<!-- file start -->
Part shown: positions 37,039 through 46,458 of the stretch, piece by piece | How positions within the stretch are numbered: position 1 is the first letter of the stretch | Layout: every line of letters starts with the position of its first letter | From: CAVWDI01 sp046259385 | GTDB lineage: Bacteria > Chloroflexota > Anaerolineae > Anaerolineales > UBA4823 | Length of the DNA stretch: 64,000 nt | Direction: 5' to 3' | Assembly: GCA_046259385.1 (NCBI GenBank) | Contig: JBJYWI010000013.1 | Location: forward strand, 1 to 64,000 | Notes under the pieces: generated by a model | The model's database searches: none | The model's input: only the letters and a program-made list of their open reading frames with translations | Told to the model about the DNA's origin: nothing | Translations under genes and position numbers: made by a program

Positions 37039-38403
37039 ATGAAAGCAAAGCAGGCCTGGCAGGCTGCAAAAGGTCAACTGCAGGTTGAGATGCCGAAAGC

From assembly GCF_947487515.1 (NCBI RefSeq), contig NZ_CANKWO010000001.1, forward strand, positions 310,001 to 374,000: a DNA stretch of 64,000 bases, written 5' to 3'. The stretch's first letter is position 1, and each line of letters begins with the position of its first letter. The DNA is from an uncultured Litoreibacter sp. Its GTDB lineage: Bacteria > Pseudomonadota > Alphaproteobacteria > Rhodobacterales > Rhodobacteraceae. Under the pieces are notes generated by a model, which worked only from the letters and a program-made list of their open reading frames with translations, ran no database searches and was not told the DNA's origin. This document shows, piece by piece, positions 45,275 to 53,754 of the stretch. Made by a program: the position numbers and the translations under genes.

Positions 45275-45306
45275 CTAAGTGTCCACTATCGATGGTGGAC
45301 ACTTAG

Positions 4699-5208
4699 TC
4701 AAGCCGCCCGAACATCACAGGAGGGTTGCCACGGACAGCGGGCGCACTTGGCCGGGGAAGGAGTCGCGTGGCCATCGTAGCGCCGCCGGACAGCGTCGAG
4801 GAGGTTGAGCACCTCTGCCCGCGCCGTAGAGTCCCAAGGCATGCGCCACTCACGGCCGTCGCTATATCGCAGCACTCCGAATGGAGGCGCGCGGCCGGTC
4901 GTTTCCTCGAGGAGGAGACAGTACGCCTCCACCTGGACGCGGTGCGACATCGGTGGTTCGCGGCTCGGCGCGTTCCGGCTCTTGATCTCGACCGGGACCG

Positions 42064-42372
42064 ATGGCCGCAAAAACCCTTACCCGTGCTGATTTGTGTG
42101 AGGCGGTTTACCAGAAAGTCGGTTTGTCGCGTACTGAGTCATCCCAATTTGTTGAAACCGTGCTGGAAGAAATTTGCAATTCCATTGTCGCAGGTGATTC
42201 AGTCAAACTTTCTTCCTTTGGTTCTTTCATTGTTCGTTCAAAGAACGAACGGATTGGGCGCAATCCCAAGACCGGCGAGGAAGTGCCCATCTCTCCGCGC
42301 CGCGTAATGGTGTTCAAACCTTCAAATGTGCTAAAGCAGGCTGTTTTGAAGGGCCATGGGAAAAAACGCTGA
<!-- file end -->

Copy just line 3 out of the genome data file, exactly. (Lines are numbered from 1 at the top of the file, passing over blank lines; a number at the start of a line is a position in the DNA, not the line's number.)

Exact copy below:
37039 ATGAAAGCAAAGCAGGCCTGGCAGGCTGCAAAAGGTCAACTGCAGGTTGAGATGCCGAAAGC